So the final sort of model that I'm going to show you,

probabilistic model is called a Markov chain.

Now, a Markov chain is a dynamic model.

It's a probabilistic model and it's discrete.

And what it does is modeled a discrete time state space transition.

Now that's a bit of a mouth full.

So I'm going to immediately give you an example, so

you can understand what we mean by that.

And the example that I'm thinking about is what a public policy person might do when

they're trying to understand an individual's employment status.

So obviously, unemployment and employment are key features of the economy.

We like to understand them.

We can understand them at a point in time by doing a survey.

And asking people whether their employed or not employed.

But we're, also, frequently interested in the dynamics of that process for

how long do people stay unemployed, how liked they are.

They do transition from employment to non-employment, so,

in this particular example, I'm going to treat time not as a continuous variable,

but as a discrete variable.

And I'm going to consider time in six-month blocks, and

I'm going to consider an individual's employment status as being in

one of three possible categories.

First one is that you're employed, you got a job.

The second one is that you're unemployed and looking for a job.

And the third one is that you're unemployed and

you're not looking for a job.

Now, it's quite possible to move from one of those states.

That's what we mean by state.

There are three states here to another.

So you could be employed and you get fired.

So that's going to take to being unemployed,

and maybe you're upset about being fired, and you're going to try and find a job.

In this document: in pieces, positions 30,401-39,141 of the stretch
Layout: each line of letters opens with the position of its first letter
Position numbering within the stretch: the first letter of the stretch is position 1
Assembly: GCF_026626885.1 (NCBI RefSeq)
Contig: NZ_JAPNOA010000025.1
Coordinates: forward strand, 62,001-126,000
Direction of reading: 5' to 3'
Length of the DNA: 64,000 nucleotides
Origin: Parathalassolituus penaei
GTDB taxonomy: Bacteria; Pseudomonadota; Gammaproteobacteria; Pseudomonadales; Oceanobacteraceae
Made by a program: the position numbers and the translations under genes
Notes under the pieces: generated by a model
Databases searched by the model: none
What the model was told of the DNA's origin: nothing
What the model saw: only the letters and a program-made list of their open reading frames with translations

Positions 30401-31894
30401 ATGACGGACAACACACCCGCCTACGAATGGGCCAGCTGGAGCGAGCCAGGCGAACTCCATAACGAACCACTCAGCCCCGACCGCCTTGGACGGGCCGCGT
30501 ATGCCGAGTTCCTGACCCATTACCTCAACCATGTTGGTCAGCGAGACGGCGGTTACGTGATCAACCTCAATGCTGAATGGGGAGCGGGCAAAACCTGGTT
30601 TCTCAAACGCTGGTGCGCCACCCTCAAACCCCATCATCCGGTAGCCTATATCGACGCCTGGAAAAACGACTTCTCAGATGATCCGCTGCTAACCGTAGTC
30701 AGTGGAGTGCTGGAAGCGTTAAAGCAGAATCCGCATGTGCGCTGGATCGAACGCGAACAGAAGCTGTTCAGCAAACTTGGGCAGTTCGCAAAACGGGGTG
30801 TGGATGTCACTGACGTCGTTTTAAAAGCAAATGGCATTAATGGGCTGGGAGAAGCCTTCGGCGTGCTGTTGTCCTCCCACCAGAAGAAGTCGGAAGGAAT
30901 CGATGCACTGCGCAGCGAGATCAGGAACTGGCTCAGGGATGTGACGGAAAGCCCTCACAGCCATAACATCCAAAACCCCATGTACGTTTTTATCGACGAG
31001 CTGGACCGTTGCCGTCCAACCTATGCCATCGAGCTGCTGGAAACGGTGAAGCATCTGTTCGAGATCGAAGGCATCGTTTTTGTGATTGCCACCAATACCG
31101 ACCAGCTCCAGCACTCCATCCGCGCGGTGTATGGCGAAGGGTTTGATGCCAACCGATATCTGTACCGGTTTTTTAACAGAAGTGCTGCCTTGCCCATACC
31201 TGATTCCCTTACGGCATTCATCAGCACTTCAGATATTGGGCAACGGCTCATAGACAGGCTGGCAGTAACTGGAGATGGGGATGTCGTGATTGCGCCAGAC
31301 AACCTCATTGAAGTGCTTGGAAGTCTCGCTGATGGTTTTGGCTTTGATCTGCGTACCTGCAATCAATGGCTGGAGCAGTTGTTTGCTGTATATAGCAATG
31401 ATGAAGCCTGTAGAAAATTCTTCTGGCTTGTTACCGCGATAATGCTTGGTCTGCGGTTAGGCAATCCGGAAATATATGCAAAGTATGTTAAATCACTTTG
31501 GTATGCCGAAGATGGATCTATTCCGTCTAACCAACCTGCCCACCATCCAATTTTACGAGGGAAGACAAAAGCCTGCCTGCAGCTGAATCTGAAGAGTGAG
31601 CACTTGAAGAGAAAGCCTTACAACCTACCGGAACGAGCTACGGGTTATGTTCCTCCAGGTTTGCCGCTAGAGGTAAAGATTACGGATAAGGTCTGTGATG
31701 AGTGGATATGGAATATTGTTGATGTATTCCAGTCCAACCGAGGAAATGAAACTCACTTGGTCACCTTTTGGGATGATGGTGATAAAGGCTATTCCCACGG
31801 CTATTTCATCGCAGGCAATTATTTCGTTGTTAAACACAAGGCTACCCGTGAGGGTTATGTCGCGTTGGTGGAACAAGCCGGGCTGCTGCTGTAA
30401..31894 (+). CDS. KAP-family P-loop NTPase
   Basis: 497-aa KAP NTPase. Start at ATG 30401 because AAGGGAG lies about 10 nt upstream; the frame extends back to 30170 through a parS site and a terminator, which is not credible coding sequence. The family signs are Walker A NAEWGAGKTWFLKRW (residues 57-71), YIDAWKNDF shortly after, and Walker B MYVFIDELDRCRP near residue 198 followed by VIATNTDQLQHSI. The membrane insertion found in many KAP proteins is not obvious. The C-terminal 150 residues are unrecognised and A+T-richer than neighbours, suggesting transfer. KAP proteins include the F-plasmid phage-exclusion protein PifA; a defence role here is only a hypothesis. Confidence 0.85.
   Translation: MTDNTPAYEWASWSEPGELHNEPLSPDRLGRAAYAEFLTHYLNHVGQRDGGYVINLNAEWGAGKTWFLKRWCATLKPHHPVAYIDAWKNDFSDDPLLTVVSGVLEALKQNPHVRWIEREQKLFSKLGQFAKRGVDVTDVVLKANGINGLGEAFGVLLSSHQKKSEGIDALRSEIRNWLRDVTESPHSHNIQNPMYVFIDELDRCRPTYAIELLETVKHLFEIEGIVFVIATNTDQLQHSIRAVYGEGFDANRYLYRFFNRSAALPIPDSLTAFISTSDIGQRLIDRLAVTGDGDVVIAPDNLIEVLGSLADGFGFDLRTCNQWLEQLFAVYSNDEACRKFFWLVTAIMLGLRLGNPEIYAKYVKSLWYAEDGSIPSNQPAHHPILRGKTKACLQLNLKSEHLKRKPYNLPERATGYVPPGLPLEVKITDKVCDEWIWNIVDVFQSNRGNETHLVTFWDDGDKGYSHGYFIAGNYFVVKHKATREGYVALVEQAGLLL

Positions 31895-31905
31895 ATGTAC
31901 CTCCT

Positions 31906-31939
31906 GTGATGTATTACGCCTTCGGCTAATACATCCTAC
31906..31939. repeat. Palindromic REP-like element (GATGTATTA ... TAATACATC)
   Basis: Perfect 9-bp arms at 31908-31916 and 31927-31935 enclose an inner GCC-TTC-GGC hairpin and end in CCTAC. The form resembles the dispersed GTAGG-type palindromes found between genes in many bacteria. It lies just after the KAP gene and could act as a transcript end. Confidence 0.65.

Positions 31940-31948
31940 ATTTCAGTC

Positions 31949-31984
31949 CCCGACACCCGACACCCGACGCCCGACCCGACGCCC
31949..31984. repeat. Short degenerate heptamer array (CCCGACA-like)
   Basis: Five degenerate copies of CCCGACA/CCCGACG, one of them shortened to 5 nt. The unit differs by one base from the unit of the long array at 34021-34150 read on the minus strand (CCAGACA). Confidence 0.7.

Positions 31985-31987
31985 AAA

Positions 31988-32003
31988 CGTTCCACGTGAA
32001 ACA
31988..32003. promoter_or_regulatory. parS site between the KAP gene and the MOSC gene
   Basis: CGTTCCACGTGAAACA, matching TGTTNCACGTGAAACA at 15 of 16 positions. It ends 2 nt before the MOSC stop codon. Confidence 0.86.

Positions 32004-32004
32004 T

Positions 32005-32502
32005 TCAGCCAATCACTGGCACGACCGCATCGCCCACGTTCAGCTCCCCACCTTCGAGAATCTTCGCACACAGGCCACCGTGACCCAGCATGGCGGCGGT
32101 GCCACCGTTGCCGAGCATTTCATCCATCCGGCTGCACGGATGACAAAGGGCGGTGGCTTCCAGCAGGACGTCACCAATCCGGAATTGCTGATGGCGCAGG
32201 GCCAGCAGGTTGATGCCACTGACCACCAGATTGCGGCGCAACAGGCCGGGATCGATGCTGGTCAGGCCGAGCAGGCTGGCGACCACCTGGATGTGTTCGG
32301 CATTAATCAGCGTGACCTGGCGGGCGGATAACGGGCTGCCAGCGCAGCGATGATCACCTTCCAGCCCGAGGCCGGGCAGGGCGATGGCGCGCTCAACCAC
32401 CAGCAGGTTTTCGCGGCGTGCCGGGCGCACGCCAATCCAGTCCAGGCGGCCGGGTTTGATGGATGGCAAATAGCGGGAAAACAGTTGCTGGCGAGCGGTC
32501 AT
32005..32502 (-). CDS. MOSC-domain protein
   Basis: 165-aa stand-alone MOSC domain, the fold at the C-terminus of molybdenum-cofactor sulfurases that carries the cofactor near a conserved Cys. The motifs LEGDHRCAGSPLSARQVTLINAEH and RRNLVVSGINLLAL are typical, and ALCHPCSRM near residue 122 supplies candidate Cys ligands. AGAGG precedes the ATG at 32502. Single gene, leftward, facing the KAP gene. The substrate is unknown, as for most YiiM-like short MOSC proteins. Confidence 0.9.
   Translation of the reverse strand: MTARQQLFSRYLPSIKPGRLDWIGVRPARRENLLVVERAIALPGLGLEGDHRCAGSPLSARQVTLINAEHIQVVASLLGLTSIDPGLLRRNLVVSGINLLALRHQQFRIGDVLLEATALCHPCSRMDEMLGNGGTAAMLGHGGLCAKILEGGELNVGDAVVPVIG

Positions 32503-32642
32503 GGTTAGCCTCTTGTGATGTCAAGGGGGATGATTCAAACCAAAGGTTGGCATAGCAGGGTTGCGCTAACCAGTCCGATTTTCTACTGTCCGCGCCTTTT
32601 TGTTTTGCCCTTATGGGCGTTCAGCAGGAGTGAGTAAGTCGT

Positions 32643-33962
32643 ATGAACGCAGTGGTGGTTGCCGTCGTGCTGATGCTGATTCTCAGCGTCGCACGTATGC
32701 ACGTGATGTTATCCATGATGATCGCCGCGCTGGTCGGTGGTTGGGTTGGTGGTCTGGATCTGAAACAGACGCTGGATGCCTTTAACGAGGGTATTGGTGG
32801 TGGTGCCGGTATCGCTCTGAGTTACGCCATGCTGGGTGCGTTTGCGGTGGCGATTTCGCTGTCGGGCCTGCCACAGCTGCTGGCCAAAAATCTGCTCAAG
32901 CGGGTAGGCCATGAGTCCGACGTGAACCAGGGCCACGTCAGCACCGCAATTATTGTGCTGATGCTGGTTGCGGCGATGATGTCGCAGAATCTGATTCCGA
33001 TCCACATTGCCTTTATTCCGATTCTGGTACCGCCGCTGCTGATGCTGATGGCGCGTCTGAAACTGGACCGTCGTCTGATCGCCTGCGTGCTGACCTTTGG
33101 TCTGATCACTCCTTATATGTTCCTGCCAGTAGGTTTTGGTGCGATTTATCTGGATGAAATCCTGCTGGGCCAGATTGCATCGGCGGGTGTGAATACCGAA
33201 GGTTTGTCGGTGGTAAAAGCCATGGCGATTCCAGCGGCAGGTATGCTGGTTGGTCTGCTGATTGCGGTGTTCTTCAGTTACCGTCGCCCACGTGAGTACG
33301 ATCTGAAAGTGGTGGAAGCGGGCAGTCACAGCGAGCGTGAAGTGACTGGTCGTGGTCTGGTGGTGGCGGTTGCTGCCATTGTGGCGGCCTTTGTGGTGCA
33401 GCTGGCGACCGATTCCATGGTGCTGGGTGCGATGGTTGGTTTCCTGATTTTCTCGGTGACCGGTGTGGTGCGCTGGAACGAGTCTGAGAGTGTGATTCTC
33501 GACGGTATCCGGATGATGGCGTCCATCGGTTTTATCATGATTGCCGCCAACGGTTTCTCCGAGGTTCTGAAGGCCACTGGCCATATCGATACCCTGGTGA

And so you're unemployed and you're looking, or

maybe you've said, that's enough, I'm unemployed and I'm not going to look.

So you could go from state one to either state two or state three.

Likewise, you could be unemployed and looking for a job and then get employed.

So you could from one time period to the next go from state two to state one,

but if you're unemployed and not looking, well,

you can't go from state three to state one.

Because even not looking for a job, you're not going to become employed.

So you can see there are some transitions that you can make and

others that you can't between these three states.

Now, what a Markov chain does for you is model

the probability of transitions between those three states.

So if you have a look at the graphic on the right-hand side here,

you can see the three possible states that an individual is in.

So they're employed, they are unemployed and looking,

that's state two, or unemployed and not looking, that's state three.

And I've drawn arrows that show you the possible transitions.

And so, if you are employed, you could certainly move to the unemployed and

looking state, you could also move to the unemployed and not looking state.

It's important to realize that you could stay employed in the next time period,

which is why there's a darker blue arrow from the state back into itself.

You can certainly stay in the same state.